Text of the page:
Unit 9, Creating Fault Tolerant Systems, Backups, and Decommissioning

Unit 10, Developing a Test Strategy and Test Plan

Unit 11, Pilot Testing and Full Scale Deployment
This entire Component is estimated to require 18-45 total contact/instructional hours plus 54-135 additional hours of independent or team work, depending on the learning activities and assessments used within each unit.
Component Objectives

At the completion of this component, the student will be able to:




  • Describe the use of client and server hardware for access to and storage of EHRs

  • Describe network needs for access to and storage of EHRs

  • Identify the application software and back-end data storage software needed for a comprehensive, effective Health IT System

  • Compare and contrast COTS (Commercial Off-The-Shelf) and In-House /homegrown systems and describe their relative advantages and disadvantages

  • Verify system compliance with ONC-ATCB certification

  • Identify purpose and categories of ARRA “Meaningful Use” criteria

  • Identify 12 possible steps to choosing an EHR system

  • Gather functional requirements from institution and users

  • Document use-cases and relate them to functional requirements

  • Identify the 8 basic components to a project plan

  • Define the role of a project manager

  • Equate the basic project plan components to a typical EHR implementation plan

  • Create a project plan for system design and implementation

  • Define the steps of the Software Development Life Cycle (SDLC) and the purpose and importance of each.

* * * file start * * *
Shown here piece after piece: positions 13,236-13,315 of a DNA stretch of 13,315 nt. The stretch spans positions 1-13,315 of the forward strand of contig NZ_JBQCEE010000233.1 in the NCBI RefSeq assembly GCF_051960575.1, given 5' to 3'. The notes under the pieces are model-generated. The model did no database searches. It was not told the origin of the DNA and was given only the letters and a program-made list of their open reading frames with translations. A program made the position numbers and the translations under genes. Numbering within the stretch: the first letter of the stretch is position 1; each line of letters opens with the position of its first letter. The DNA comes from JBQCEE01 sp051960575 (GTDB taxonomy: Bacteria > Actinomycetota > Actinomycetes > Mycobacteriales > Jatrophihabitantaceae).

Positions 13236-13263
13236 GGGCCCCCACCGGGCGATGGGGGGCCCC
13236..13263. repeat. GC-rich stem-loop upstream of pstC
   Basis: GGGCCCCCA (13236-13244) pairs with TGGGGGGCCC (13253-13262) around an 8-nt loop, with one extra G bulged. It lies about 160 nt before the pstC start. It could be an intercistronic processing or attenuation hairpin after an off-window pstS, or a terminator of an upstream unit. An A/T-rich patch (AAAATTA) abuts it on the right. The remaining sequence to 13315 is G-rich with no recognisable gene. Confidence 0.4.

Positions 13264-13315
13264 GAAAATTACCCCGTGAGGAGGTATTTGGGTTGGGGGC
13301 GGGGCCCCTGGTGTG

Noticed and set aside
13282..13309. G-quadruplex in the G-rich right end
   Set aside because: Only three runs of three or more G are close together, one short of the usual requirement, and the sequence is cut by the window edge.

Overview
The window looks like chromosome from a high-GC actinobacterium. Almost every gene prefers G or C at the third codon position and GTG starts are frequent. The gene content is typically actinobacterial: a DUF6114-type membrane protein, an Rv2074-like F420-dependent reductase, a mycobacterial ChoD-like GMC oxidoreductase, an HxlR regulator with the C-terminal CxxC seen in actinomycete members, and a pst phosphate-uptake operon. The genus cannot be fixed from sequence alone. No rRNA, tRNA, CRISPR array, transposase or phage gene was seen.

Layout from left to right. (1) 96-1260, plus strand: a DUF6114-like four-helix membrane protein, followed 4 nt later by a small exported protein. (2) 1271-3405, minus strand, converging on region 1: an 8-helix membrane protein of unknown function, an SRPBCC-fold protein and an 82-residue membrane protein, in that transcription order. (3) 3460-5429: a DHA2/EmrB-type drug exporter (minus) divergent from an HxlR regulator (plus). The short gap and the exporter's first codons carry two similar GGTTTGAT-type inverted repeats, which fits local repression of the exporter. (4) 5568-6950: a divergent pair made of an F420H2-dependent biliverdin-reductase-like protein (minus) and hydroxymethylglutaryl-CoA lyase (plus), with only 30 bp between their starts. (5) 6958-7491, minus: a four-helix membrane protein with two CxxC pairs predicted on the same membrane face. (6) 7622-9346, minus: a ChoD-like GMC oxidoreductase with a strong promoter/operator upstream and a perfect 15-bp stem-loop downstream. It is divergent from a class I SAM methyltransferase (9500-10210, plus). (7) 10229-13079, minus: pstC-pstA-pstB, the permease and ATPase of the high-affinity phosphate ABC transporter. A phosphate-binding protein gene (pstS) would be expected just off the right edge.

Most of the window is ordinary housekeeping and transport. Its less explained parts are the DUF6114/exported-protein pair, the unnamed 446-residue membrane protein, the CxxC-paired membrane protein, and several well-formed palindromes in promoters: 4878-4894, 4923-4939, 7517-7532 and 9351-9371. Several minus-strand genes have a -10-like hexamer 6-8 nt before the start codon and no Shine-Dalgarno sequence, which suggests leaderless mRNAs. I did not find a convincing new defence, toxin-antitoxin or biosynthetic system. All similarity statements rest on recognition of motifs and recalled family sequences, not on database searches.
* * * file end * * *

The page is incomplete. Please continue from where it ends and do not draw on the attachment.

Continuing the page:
• Describe different models of the SDLC and their key differences.

  • Describe how and why an HIT software application would go through the SDLC

  • Identify regulatory requirements for EHRS and integrate into the project plan

  • Identify best practices for OS and network system security installation and patches (such as those provided by vendors, SANs, and ISC2) and integrate into project plan

  • Identify and assess protection measures including access control, firewalls, intrusion detection and encryption

  • Provide training for system users regarding the methods and importance of security compliance

  • Determine and document system interfaces and integration requirements

  • Describe the pitfalls associated with installing a new application in an environment of pre-existing applications

  • Give examples of interfacing modalities

  • Identify and implement an effective troubleshooting procedure for reporting, evaluating, fixing, deploying, and follow-up of errors, problems, or limitations for the system

  • Integrate downtime schedule for OS, network, database, and client application maintenance and updates